The best relationships are solidly forged on a framework of trust. In fact, the only relationships worth having, in the long run, are trust-based. The fact is that this truth about interpersonal relationships also applies to your brand’s relationships with your customers and potential customers. The good news is you can use the same principles of trust that apply to your close personal relationships to your brand’s relationships – and can reap the rewards in the process.
According to the 2019 Edelman Trust Barometer, a consumer’s trust in a brand ranks right up there with value and quality. In fact, brand trust is a major player when it comes to helping consumers pull the trigger on making purchases. Unfortunately, the survey also found a trust gap, which is illustrated by the following statistics:
- A full 81 percent of participants shared that trusting a brand to do what’s right is a deal-breaker when it comes to making a purchase. Only 34 percent of participants, however, actually trust the majority of brands they use.
This adds up to a significant trust gap that businesses should address.
Don’t You Trust Me?
We all know that real trust isn’t forged in a moment. Trust grows stronger over time. You know what it takes to build trust in a personal relationship and how that trust enriches your relationship overall. Because consumers ask for trust by name, it only stands to reason that companies should be putting in the legwork it takes to build trust in their business relationships. Applying the principles that help us foster trust personally can help us foster trust in our brands, and that’s the kind of trust that builds customer loyalty and also bolsters bottom lines.
Online reviews exist, and regardless of how much effort you put into making each and every one of your customers happy, there is every chance that you’ll get a less than stellar review from time to time. No one expects your brand to be perfect, but everyone wants you to be accountable for your mistakes. This is where admitting fault, expressing regret, and rectifying the problem at hand comes into play.
Your customer reviews matter – potential customers use them for guidance – and it’s critical that you monitor them. When you come across a negative review, the right response is a genuine response that hits all of the following high notes:
- You let the reviewer (and anyone reading the review) know that your company is listening
- You agree with the reviewer that the situation presents an opportunity for your company to improve
- You let the reviewer know that you are attending to the issue at hand and that you are doing everything you can to address the problem
Ultimately, your genuine responses to negative reviews give your brand credibility. The bottom line is that a long list of perfect reviews is suspicious. Every business sees its share of negativity, but trustworthy businesses address this head-on.
Content Should Be a Value Add
In your close personal relationships, you don’t spend the bulk of your time selling yourself and your many fine attributes. Relationships are built by genuinely sharing with one another – and not by tooting one’s own horn. Building a stronger relationship between your company and your customers is no different. When you offer up content, make it content that’s valuable to the reader, not content that is designed to solely benefit your business.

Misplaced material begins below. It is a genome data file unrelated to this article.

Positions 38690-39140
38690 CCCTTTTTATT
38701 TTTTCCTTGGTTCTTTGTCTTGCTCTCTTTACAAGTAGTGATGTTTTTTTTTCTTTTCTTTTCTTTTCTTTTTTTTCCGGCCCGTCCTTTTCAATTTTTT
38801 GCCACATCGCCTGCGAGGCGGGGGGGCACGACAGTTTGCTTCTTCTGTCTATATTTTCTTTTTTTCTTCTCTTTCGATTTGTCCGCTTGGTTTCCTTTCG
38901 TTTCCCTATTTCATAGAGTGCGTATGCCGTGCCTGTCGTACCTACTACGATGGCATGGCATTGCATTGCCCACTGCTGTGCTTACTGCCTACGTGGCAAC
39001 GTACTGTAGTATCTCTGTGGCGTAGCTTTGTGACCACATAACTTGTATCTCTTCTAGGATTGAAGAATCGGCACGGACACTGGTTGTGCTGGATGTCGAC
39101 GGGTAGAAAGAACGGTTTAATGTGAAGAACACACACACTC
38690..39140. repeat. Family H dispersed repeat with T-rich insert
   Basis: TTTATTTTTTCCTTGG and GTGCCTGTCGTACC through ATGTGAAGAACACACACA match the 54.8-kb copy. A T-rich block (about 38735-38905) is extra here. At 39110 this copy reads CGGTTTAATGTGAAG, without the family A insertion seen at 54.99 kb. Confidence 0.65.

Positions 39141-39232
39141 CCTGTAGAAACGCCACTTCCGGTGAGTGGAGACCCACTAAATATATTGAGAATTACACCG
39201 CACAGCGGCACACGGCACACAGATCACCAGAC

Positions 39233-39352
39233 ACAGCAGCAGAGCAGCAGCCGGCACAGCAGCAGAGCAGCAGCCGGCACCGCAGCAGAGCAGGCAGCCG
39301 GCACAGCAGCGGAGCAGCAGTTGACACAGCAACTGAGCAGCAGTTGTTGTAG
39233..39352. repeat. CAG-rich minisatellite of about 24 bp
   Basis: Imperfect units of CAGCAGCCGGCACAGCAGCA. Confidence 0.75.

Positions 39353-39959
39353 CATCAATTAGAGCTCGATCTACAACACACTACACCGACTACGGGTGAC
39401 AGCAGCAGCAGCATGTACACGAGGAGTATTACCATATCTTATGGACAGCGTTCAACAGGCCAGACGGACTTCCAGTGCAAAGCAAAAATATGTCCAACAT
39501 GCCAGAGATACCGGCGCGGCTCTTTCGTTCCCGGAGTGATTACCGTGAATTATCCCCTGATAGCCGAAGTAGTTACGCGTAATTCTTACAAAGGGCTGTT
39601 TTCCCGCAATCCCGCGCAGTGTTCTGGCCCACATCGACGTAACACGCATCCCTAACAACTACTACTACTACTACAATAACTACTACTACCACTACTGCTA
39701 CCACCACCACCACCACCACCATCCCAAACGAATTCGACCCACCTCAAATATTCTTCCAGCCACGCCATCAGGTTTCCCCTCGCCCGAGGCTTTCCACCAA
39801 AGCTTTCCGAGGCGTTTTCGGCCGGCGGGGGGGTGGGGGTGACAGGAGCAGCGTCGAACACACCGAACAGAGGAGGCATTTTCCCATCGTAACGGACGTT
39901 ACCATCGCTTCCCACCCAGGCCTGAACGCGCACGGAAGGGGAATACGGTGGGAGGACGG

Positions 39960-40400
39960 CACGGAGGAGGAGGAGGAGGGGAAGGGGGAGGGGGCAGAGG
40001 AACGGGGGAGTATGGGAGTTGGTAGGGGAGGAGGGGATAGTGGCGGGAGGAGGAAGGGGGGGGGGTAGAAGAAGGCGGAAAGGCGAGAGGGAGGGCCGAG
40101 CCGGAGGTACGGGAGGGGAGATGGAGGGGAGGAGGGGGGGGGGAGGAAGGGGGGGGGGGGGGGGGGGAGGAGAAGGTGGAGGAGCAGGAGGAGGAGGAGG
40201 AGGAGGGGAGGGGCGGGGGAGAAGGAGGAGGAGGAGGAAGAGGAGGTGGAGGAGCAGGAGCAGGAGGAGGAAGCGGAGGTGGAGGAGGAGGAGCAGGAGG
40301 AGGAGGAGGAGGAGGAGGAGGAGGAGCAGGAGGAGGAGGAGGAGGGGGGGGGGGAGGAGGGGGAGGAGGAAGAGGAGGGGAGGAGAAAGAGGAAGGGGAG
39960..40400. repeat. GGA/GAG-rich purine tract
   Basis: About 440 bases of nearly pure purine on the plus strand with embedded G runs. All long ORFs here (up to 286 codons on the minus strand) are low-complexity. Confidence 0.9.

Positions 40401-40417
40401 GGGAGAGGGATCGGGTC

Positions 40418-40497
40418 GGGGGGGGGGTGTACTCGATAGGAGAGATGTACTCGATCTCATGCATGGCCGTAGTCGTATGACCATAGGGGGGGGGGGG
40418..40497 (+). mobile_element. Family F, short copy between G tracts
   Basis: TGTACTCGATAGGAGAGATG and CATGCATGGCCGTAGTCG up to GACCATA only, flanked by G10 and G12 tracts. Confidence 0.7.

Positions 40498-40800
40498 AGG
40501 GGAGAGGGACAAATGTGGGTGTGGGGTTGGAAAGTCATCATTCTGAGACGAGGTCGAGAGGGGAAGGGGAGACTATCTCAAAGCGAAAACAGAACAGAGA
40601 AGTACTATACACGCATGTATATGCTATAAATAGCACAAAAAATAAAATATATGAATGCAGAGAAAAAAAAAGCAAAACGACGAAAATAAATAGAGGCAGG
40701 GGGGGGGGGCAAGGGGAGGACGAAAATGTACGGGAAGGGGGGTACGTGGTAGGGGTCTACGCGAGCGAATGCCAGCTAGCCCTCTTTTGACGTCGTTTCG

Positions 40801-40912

When you’re thinking about content, think about what your customers and potential customers are looking for – and give it to them. Generosity is an especially good look here. Your customers are interested in what you have to offer them, and you’re in the business of providing them with what they want. While tying in exactly how you can help within the content you provide is a good idea, it should never be your focal point. The strongest and most rewarding relationships include an element of selflessness, and this can go a long way toward engendering trust and building your brand.
A good rule-of-thumb is to limit self-promotion in your content to 20 percent of the total material. You are going for useful, interesting, and credible. Further, your offerings shouldn’t be static. When you keep things moving, you keep things interesting, and you provide more opportunities for your customers and potential customers to connect with your content.
Keep an eye on what your competition is getting up to contentwise, and don’t be afraid to put your own spin on their offerings and improve them in the process. Finally, if you see an information gap, fill it.
Talk To Me
You need to talk to your customers on their terms, which means genuinely connecting with them instead of chasing them around. No longer is it enough to simply hypothesize about what customers might want based solely on their demographics. Demographics has lost its coveted spot at the top and has been replaced by intention. In other words, instead of focusing on who a customer is, take a look at their marketing intentions – what are they looking for.
When we have a need, we take action to fill it – generally, on our smartphones (and other devices). These micro-moments, when the customer shows up with need-based intentions, are a golden opportunity in marketing – if you can provide the customer or client with what he or she is looking for, you can likely chalk up another conversion.
Call Us Today to Talk to a Digital Marketing Expert
The relationship between your brand and your existing and potential customers is critical to your business, and trust plays an important role in this relationship. Building trust with customers is similar to building trust in any relationship, except you’re going to need more tech-savvy to build trust online. The digital marketing experts at The Web Guys are here to help you achieve just that, so contact us online or give us a call at 317-805-4933 to learn more about us and our other marketing services today.